By TERRY GROOVER
In Oklahoma, temperatures that hover around 100 degrees are not unusual. But, it also means that coaches and athletic trainers are keeping a closer eye on their athletes.
Like most schools across the state, football teams in Canadian County began hitting the field Monday.
The outside temperature in Yukon hit 107 degrees that day, and the heat index was almost 115.
When the players took to the field at 6 p.m., the temperature was still above 100.
Meanwhile, across from Miller Stadium at the Yukon softball complex, the Millerettes were hosting Piedmont in a season-opening game.
Yukon Athletic Director Mike Clark said the coaches and the training staff were aware of the situation and were prepared if anyone became overheated. The district takes every precaution to make sure there are not heat-related
“We’ve been fortunate the past few years. We’ve had mild temperatures,” he said.
However, that was not the case Monday.
Clark said the Yukon School District utilizes an alert system that notifies the trainers and coaches when the heat index reaches a certain level.
It also will notify them when there is lightning in the area.
“We can notify every coach within a matter of minutes,” he said.
As a result, the coaches make adjustments to protect the student-athletes. That may even mean cancelling practice.
“Monday was the closest we’ve come,” Clark said.
Besides the alert system, the district has added several immersion units that will allow trainers to help lower the athlete’s body temperature quickly.
There always are immersion tubs near the football field and Monday, there was one near the dugouts at the softball complex.
Clark said it usually takes a couple of weeks for the athletes to become adjusted to the outside temperatures.
Athletes participating in softball, volleyball and cross country have been practicing for a few weeks already and may have made those adjustments.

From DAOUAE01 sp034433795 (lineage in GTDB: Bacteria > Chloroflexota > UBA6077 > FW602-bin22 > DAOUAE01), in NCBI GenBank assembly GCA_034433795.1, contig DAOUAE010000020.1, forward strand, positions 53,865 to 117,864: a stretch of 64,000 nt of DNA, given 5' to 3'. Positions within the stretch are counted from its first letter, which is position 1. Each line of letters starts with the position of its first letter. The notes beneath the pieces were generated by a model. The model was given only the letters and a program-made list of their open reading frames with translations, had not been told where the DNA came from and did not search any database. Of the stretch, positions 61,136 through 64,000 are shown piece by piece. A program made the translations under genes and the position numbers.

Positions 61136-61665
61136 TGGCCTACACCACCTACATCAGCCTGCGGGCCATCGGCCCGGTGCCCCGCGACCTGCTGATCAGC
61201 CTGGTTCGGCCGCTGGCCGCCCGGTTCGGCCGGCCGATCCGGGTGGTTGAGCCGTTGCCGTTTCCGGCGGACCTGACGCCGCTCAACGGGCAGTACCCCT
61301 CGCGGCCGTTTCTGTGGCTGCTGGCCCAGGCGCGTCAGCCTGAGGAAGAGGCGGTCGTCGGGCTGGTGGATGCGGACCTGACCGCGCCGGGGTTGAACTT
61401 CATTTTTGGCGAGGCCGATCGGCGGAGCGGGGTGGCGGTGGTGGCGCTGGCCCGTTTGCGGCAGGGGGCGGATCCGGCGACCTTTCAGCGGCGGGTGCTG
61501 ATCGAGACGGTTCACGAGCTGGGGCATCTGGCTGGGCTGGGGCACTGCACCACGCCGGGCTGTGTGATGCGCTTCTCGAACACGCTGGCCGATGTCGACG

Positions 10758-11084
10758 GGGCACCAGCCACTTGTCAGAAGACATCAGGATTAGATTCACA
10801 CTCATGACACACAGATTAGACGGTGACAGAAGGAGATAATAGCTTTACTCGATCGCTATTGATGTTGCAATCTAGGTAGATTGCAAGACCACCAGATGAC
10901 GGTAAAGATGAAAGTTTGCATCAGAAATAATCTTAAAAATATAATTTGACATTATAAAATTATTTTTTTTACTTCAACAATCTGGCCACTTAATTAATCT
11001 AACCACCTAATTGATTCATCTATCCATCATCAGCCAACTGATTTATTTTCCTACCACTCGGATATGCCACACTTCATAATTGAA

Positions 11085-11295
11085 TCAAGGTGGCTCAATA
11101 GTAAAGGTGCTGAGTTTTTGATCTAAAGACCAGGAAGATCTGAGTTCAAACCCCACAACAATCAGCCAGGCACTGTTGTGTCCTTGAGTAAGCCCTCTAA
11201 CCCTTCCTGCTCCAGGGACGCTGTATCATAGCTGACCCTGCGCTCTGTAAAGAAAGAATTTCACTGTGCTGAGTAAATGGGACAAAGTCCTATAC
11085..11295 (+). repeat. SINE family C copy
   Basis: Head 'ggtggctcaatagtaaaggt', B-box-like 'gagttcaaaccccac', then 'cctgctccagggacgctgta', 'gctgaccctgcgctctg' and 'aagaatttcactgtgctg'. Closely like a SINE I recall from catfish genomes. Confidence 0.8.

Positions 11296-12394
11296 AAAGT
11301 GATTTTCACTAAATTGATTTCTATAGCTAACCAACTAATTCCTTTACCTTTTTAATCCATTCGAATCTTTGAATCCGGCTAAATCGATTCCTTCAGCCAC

Temperatures are expected to remain hot over the next several days, which is important to note because the football team began practicing in full gear on Friday.
They are set for intrasquad scrimmages Saturday evening.
Clark said the coaching staff has the option of moving practice times to help alleviate any concerns about the temperatures.
The softball team, for example, initially practiced from 9 to 11 a.m., beginning in mid-July. However, because of the heat, the practices were moved up an hour to 8 a.m. The team also spent the final 30 minutes of each practice in the indoor batting cages, which are air conditioned.
As for the football team, Clark said coaches may limit how much time the players have their full pads on, at least initially.
Leander Walker, who heads the Yukon training staff and is president of the Oklahoma Trainers’ Association, said safety is their top priority.
Yukon has not had a serious heat-related illness that he is aware of, and that is their goal.
Walker said he and coach Jeremy Reed talked about the heat before Monday’s practice and moved it back an hour to allow the temperatures to fall a little.
“I can watch practice and know we are probably not going to have major issues because of all of the prevention that we’ve done ahead of times,” he said.
That includes knowing how much the athletes weigh both before and after practice, and talking with them about how much food to eat and encouraging them to drink plenty of water.
“We have all the pieces in place that if we had a kid who was showing the signs and symptoms that we could get them cool before we have a heat stroke issue,” Walker said.